Allianz Sigorta, S.A. v. Ameritech Industries Inc., et al

Filing 90

ORDER denying 84 Motion to Compel signed by Magistrate Judge Allison Claire on 10/13/17. (Kaminski, H)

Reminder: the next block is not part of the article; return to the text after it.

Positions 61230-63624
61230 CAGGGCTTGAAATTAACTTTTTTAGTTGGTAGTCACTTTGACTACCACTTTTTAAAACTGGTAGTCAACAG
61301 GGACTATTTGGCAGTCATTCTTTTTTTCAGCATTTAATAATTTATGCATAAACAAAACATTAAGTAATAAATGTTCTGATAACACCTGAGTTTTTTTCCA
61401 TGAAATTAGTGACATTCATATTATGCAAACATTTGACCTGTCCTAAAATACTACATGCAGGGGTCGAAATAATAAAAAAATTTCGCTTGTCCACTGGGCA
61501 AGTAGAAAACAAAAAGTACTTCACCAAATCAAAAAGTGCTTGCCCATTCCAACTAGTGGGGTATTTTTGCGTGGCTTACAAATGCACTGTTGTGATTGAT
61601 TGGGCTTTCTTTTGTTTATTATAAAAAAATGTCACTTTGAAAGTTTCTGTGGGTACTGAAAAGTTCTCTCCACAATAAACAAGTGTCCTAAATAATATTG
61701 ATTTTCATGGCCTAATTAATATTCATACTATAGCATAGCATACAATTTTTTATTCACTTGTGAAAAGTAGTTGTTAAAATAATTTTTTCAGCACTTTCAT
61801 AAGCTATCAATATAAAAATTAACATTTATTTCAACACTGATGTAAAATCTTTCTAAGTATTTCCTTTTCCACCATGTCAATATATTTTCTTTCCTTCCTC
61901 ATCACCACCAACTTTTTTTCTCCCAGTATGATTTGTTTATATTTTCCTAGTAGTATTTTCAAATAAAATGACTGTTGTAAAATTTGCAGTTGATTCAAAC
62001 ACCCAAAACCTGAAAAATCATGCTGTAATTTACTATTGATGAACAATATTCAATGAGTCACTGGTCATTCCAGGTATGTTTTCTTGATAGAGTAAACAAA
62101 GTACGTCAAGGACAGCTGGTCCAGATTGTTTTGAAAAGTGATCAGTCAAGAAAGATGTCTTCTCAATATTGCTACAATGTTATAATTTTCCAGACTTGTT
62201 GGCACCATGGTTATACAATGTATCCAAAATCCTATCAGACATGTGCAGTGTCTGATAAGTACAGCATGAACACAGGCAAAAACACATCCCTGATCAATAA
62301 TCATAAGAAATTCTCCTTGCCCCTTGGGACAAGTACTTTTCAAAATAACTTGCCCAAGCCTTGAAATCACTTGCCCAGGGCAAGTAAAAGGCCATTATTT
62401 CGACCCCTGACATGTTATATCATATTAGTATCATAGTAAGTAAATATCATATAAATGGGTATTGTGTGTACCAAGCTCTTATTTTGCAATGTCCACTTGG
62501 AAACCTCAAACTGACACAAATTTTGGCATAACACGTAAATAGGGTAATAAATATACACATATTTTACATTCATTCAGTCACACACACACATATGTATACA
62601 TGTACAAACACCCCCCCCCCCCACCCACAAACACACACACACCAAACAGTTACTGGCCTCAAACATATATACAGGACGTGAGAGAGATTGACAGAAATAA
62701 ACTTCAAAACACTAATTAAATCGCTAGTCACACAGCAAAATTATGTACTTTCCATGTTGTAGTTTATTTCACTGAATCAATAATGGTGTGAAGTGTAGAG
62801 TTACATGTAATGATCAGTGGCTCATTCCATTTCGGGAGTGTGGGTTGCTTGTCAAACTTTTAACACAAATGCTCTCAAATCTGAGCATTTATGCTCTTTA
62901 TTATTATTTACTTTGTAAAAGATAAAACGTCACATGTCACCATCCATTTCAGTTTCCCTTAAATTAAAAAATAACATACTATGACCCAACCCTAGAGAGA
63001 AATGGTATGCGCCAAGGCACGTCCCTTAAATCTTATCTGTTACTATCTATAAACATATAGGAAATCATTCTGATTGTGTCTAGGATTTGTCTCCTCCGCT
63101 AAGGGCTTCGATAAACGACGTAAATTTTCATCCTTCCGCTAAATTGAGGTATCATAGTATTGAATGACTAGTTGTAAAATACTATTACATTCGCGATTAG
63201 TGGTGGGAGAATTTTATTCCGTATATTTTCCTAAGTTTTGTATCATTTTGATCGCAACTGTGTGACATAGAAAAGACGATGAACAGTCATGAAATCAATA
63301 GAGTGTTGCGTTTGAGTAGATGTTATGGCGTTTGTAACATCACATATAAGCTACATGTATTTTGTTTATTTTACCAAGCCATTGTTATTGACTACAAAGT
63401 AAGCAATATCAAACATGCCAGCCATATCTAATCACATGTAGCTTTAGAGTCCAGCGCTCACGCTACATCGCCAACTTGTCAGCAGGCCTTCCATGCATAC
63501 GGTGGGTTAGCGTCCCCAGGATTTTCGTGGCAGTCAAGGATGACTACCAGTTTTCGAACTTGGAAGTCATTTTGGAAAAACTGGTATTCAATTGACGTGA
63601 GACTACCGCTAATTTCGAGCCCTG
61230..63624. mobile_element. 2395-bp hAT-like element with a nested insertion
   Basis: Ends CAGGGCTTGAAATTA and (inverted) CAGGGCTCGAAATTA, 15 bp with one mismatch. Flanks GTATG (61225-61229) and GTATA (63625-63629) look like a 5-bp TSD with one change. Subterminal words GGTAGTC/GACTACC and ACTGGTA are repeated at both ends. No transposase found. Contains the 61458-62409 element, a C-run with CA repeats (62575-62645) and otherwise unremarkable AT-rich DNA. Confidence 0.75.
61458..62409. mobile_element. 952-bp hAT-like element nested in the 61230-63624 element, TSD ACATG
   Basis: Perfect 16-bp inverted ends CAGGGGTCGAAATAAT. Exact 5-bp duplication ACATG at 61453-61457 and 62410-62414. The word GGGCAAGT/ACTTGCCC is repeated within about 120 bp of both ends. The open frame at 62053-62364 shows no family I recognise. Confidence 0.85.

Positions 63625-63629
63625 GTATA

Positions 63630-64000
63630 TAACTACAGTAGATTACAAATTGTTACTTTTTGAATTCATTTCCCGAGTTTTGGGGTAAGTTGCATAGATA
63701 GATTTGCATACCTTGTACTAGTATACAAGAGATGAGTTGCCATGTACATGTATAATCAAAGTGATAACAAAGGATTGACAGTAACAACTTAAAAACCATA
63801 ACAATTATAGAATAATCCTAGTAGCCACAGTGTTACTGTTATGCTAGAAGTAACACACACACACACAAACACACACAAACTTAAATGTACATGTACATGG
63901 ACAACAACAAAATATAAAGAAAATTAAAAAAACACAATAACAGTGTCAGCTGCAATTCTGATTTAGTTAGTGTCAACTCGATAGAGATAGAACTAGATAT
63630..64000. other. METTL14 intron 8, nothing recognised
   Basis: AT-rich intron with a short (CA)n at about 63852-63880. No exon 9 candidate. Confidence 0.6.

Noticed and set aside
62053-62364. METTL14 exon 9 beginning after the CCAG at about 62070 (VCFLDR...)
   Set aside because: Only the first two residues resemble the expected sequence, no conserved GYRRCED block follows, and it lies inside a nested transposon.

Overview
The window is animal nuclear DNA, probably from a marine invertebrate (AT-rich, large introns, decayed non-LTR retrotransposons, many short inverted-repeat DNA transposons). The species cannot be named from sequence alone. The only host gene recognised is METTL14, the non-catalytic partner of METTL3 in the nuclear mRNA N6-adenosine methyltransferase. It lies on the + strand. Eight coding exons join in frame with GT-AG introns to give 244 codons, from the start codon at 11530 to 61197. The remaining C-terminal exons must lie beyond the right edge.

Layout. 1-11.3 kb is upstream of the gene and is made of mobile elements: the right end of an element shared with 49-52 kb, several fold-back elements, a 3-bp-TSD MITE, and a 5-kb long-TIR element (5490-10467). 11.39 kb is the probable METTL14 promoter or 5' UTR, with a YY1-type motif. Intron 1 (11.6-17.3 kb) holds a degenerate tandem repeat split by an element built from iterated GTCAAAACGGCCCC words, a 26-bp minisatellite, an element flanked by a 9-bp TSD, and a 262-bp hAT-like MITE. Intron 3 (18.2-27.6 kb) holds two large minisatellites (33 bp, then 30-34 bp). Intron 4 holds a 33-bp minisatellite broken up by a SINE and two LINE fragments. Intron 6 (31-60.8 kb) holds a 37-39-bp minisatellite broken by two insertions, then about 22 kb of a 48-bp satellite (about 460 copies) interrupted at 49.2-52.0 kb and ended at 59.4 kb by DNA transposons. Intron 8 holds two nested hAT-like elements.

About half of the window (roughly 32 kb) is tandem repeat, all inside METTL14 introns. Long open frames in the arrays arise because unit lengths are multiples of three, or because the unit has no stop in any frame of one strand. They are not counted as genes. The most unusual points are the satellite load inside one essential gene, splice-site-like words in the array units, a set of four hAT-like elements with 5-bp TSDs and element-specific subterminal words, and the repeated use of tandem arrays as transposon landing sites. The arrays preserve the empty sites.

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1 2 3 4 5 6 7 8 UNITED STATES DISTRICT COURT 9 FOR THE EASTERN DISTRICT OF CALIFORNIA 10 11 ALLIANZ SIGORTA, S.A., 12 13 14 15 Plaintiff, v. ORDER AMERITECH INDUSTRIES, INC. and EAGLE ENGINES, Defendants. 16 17 No. 2:15-cv-01665-MCE-AC This matter is before the court on Ameritech Industries, Inc. and Eagle Engines’ 18 (collectively, “defendant” or “Ameritech”) motion to compel. ECF No. 84. This discovery 19 motion was referred to the undersigned pursuant to E.D. Cal. R. 302(c)(1), and came on for 20 hearing on October 11, 2017. Gregory L. Anderson appeared on behalf of plaintiff and Bryan 21 Rose appeared on behalf of defendant. For the reasons stated below, defendant’s motion is 22 DENIED. 23 24 I. Relevant Background Plaintiff is an insurance company organized under Turkish law and based in Istanbul, 25 Turkey. Complaint (ECF No. 1) ¶ 1. Defendant Ameritech Industries, Inc., of which defendant 26 Eagle Engines is a subsidiary, is a Redding, California company that inspects, services, maintains, 27 repairs, overhauls and certifies aircraft engines. Complaint ¶ 4. 28 1 1 On February 18, 2014, Ameritech serviced the engine on a Cessna T206H plane that was 2 then sold, on July 17, 2014, to non-party Korfez Hartalcilik Planlama Ltd STI (“Korfez”). Id. 3 ¶¶ 7-11. Korfez is plaintiff’s insured. Id. ¶¶ 11, 12. Plaintiff insured the plane on August 27, 4 2014. Id. ¶ 12. On August 30, 2014, while the plane was being flown from the U.S. to Turkey, 5 the engine failed and the plane made an emergency landing near the East Coast of Canada. Id. ¶ 6 13; Declaration of Gregory L. Anderson (“Anderson Decl.”) (ECF No. 13-2) ¶ 3. According to 7 the complaint, the engine failed because of its negligent servicing by defendant Ameritech, and 8 Ameritech’s false representation that the engine was airworthy. Complaint, Claims 1 & 2. The 9 damaged Cessna, with its allegedly defective engine, are now housed at an Air Labrador facility 10 at Goose Bay, Newfoundland, Canada. Complaint ¶ 15; Anderson Decl. ¶ 4. 11 Plaintiff Allianz (the insurer) initially paid $275,000 to Korfez (the owner of the Cessna), 12 which Allianz estimated to be the cost to repair the Cessna. Complaint ¶ 16; Anderson Decl. ¶ 5. 13 Allianz (as Korfez’s subrogee), filed this lawsuit against Ameritech to recover those costs. 14 Complaint ¶¶ 33-37. A dispute arose between Allianz and Korfez in which Korfez contended that 15 the Cessna could not be repaired and that Allianz should therefore have paid the insured value of 16 the aircraft. Decl. of Asli Lograsso ¶¶ 7-9. The dispute between Allianz and Korfez was 17 submitted to a Panel of the Insurance Arbitration Commission for decision, and the final 18 arbitration decision required Allianz to pay Korfez an additional $135,166.50 (USD) along with 19 certain costs, fees and interest. Id. Allianz paid Korfez the total additional amount of 20 approximately $177,679.30 as required by the arbitration. Id. 21 Throughout this time and to present, Air Labrador retained possession of the aircraft and 22 engine, but it does not have title; Korfez retains the title. On February 11, 2016, plaintiff Allianz 23 filed a motion contending that Air Labrador – which, according to Allianz, had no objection to an 24 inspection – needed a court to order inspection of the Cessna and its engine. ECF No. 13. 25 Allianz argued that this court could not compel the inspection directly, because the owner, 26 Korfez, is a non-party located in Turkey, and Air Labrador is a non-party located in Canada. Id. 27 Ameritech argued in its opposition that a visual inspection of the engine would be useless, and it 28 needed to disassemble the engine in order to defend itself. ECF No. 17 at 14. The court granted 2 1 the request for letters rogatory and, noting that plaintiff is not required to draft its discovery 2 requests to the specifications of defendant, did not touch upon the issue of disassembly. ECF No. 3 22 at 4-5, n.3. On July 19, 2016, defendant was able to visually inspect the aircraft, the exterior 4 of the engine, and the log books through plaintiff’s request for letters rogatory. ECF No. 88 at 2. 5 6 II. Motion Defendant asks the court to compel the following: (1) production of the engine for 7 disassembly, inspection of its component parts, and component testing as necessary, and (2) 8 access to the aircraft’s JPI or “engine monitoring” data. ECF No. 88 at 2. The request for 9 production that defendant relies on is defendant’s RFP No. 22, which states in full: “Produce for 10 inspection the Subject Engine in its entirety, including any parts or pieces that have been removed 11 or detached from said Engine.” Id. at 3. In response to this RFP, plaintiff responded that the 12 engine and its parts and pieces are not in the possession, custody, or control of the plaintiff. Id. at 13 3-4. The parties met and conferred before bringing this dispute before the court. Id. at 3. 14 III. 15 16 Analysis A. Legal Standard “Parties may obtain discovery regarding any nonprivileged matter that is relevant to any 17 party’s claim or defense. . . . Relevant information need not be admissible at the trial if the 18 discovery appears reasonably calculated to lead to the discovery of admissible evidence.” Fed. R. 19 Civ. P. 26(b)(1). Federal Rules 33 and 34 provide that discovery requests must be responded to 20 within 30 (or in some cases 45) days. Richmark Corp. v. Timber Falling Consultants, 959 F.2d 21 1468, 1473 (9th Cir. 1992). In response to a request for production of documents or tangible 22 things under Rule 34, a party is to produce all relevant documents in his “possession, custody, or 23 control.” Fed. R. Civ. P. 34(a)(1). Accordingly, a party has an obligation to conduct a reasonable 24 inquiry into the factual basis of his responses to discovery, National Ass’n of Radiation Survivors 25 v. Turnage, 115 F.R.D. 543, 554– 56 (N.D. Cal. 1987), and, based on that inquiry, “[a] party 26 responding to a Rule 34 production request...‘is under an affirmative duty to seek that information 27 reasonably available to [it] from [its] employees, agents, or others subject to [its] control.’” Gray 28 v. Faulkner, 148 F.R.D. 220, 223 (N.D. Ind. 1992) (citation omitted). 3 1 2 B. The Court Cannot Compel Production That Was Not Requested Plaintiff argues, and the court agrees, that defendant seeks to compel discovery that was 3 not requested by RFP 22. Rule 34(b) requires a party requesting the production of items to 4 describe the items to be produced with “reasonable particularity.” Fed. R. Civ. P. 34(b)(1–2). 5 “The test for reasonable particularity is whether the request places a party upon reasonable notice 6 of what is called for and what is not.” Reinsdorf v. Skechers U.S.A., Inc., 296 F.R.D. 604, 616 7 (C.D. Cal. 2013) (quoting Bruggeman ex rel. Bruggeman v. Blagojevich, 219 F.R.D. 430, 436 8 (N.D.Ill.2004). 9 First, defendant’s RFP 22 asks plaintiff to “produce for inspection” the subject engine, and 10 does not mention aircraft engine monitoring data. Second, the request is limited to “inspection” 11 of the engine, and does not specify that disassembly and potentially testing are intended. Black’s 12 Law Dictionary defines “inspection” as a “careful examination of something, such as goods (to 13 determine their fitness for purchase) or items produced in response to a discovery request (to 14 determine their relevance to a lawsuit).” INSPECTION, Black's Law Dictionary (10th ed. 2014). 15 In contrast, Miriam Webster’s Dictionary defines “disassemble” as “to take apart.” Disassemble 16 Definition,, 17 (last visited Oct. 11, 2017). A distinction between “inspection” and “testing” is drawn by Rule 34 18 itself, which states a requesting party may ask a producing party to “produce and permit the 19 requesting party or its representative to inspect, copy, test, or sample the following items in the 20 responding party’s possession, custody, or control[.]” Fed. R. Civ. P. 34(a)(1) (emphasis added). 21 The use of the word “or,” and the separate listing of “test” and “inspect,” indicates that these are 22 distinct concepts with particular meanings. Rule 34 also requires a requesting party to specify the 23 “manner for the inspection and for performing the related acts” as part of the RFP. Fed. R. Civ. 24 P. 34(1)(B). Disassembly and possible testing of component parts are inspection-related acts 25 which must be identified, and the manner of which must be disclosed, in the request. 26 Defendant’s RFP 22 cannot be read to reasonably put plaintiff on notice that defendant 27 sought disassembly or testing of the engine; the RFP calls only for inspection. The inspection 28 requested is of “the Subject Engine” as a whole, without reference to its component parts. The 4 1 only reference to discrete engine parts is to those that have already been removed. Even if 2 plaintiff had independent reason to know that defendant wished to disassemble the engine, and no 3 matter how reasonable such a request may be, it is simply not a request that was made in RFP 22. 4 Further, the RFP is entirely silent on the subject of engine monitoring data. Because defendant’s 5 RFP does not specifically seek type or manner of production defendant now seeks to compel, 6 defendant’s motion must be denied. The court cannot compel discovery that is beyond the scope 7 of the request for production. The issue of legal control, which both parties spend much time 8 arguing in their briefs, need not be reached. 9 IV. Conclusion 10 For the reasons set forth above, defendant’s motion to compel (ECF No. 84) is DENIED. 11 IT IS SO ORDERED. 12 DATED: October 13, 2017 13 14 15 16 17 18 19 20 21 22 23 24 25 26 27 28 5